Getting the right power meter for your needs and budget can be a little daunting. That’s where I hope to help. There are just a few questions you need to answer to help narrow down the options. If you want some personal advice and assistance then please feel free to use my – Power Meter HELP form.
TABLE OF CONTENTS
Ease of Fit > This is a very subjective issue. I have friends who will say it’s easy to fit a new bottom bracket and build a wheel on a new hub. Not me. There are several styles of power meter. I have listed these styles below in order of skill level required to fit them (and in some cases special tools)
- Pedals (eg. Garmin Vector, Powertap P1)
- Crank Arm (eg. 4iiii, Stages & Pioneer)
- Chainring / Spider (eg. Quarq & Powertap C1)
- BB Axle (eg. Rotor InPower)
- Rear Wheel Hub (eg. Powertap G3)
I have awarded each product a score for ease of fitting. The scale is a little subjective and has been based on my personal skill level. I am competent to adjust gears, fix a puncture, adjust brakes, change a pedal or a crank arm … anything else, I’d take it to my LBS.
Read Related Article: Legends of Power
One spanner = EASY, Two spanner = I’d struggle, but might try, Three spanner = Local Bike Shop
With regard to accuracy they are all excellent. Most leading brands quote accuracy figures of +/- 1 to 1.5%. More important than accuracy is CONSISTENCY. I have omitted any dubious power metering systems. All the power meters reviewed on this site are of the very best quality.
Single or Both sides
Single or Dual-sided? > this makes a big difference to the price. You can expect to pay almost double for a power meter that measures power output from BOTH legs. Single-sided measure the true power in ONE leg only. They still provide an estimate of TOTAL power by doubling the single-leg figure. Dual-sided systems measure the power from BOTH legs. Some systems provide TRUE left and right power balance by independently measuring power from each side. The obvious option for dual-sided true power metering is pedals eg. Powertap P1 or Garmin Vector 2 and crank arms such as 4iiii Precision Pro.
There are other systems that provide an ESTIMATED left and right power balance. Such devices include some of the chainring meters. They have one sensor in the chainring that continually monitors power. It then attributes all the power on the downstroke to the RIGHT leg (chainring side) and all the power during the upstroke to the LEFT leg.
ANT+? or Bluetooth? > If you have already got your bike computer then you need to check if it supports ANT+ or Bluetooth devices. Many brands of power meter, fortunately, produce units that transmit in BOTH ANT+ and Bluetooth eg 4iiii. If you have a Garmin unit, it’s ANT+. Polar uses Bluetooth. If you haven’t already bought your bike computer it makes sense to consider this option when narrowing down the choices.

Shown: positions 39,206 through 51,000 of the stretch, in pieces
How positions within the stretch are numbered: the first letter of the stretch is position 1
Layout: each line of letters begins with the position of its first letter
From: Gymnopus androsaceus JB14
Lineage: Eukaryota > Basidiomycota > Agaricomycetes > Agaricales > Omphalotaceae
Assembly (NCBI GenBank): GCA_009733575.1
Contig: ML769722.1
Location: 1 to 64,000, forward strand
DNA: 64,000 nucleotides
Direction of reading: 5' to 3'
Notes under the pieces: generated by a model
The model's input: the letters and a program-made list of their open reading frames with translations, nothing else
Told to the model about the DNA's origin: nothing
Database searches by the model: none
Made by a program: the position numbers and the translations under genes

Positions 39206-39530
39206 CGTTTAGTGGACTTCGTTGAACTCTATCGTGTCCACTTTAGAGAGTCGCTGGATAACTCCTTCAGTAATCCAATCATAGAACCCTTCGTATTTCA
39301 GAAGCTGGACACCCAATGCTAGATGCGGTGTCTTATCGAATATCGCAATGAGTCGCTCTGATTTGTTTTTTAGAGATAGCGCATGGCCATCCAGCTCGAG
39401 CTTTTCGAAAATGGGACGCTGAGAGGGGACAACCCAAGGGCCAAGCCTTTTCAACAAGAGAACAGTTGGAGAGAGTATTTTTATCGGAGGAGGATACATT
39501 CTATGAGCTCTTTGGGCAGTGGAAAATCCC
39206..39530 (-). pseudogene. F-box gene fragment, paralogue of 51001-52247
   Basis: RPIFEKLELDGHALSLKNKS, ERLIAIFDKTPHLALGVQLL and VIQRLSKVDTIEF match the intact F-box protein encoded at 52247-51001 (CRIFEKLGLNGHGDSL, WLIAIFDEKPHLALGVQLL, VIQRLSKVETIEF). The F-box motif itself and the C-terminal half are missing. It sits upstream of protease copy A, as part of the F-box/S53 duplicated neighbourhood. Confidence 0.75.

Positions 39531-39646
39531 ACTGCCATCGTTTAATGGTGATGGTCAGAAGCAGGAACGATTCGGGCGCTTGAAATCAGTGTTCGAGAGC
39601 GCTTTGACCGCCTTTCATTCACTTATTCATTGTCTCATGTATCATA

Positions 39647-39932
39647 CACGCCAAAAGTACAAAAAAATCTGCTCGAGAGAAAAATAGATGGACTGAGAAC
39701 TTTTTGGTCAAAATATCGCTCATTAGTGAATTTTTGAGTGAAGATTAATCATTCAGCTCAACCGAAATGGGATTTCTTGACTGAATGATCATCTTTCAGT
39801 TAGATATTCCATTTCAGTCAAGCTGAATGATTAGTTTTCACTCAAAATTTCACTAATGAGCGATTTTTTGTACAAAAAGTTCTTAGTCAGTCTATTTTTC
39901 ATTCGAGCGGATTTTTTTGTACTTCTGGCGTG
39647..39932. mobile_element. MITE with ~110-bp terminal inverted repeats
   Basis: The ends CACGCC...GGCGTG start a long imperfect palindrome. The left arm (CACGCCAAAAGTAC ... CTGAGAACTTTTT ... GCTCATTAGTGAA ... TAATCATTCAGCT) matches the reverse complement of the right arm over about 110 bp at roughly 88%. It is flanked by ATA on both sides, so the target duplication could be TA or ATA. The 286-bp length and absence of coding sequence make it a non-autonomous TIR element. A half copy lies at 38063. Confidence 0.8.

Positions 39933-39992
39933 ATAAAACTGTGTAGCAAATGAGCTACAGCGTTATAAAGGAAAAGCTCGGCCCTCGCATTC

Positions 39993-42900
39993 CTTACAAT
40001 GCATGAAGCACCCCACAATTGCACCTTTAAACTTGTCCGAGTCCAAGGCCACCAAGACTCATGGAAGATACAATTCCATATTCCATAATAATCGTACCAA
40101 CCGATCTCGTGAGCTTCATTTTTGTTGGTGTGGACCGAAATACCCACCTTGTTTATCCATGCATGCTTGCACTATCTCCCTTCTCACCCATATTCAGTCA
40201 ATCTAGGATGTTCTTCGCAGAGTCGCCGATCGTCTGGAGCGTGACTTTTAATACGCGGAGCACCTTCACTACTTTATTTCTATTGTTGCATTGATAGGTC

If you are lucky enough not to have to worry about budget grab a pair of power monitoring pedals, either Garmin Vector or Powertap P1. If you need to be aware of budget here’s the main systems listed in order of PRICE, cheapest FIRST.
- Crank Arm (eg. 4iiii, Stages & Pioneer)
- Rear Hub (eg. Powertap G3)
- Pedals – single-sided versions (eg. Garmin Vector 2S, Powertap P1S)
- Chainring / Spider (eg. Quarq & Powertap C1)
- Bottom Bracket chassis system (eg. Rotor InPower)
- Pedals – dual-sided (eg. Garmin Vector 2, Powertap P1)
I have awarded each power meter a score for price/value for money.
One £ = entry level price, Two £ = mid-range, Three £ = top budget
Feature & Functionality Icons
The icons below relate to the feature and functionality icons listed against each product in the category view pages
ANT+ & Bluetooth – This is the best of both worlds. These power meters will communicate with Garmin (ANT+) and Polar, Lezyne, Suunto, Wahoo and any other computers running the Bluetooth 4.0 protocol (BTLE). If you are the type of cyclist who regularly changes head unit/watch, then I’d recommend a DUAL transmission power meter. If however, you are a lifelong Garmin fan then you may consider an ANT+ only power meter … and likewise, Polar fans can opt for the Bluetooth power meters.
Bluetooth only – this power meter transmits data in Bluetooth 4.0 (BTLE) protocol only. This transmission medium is used by Polar, Lezyne, Wahoo and Suunto to name just a few.
ANT+ only – this power meter transmits data in ANT+ protocol only. This is the most widely used transmission medium as it’s employed by Garmin in their hugely popular Edge, Fenix, and Forerunner models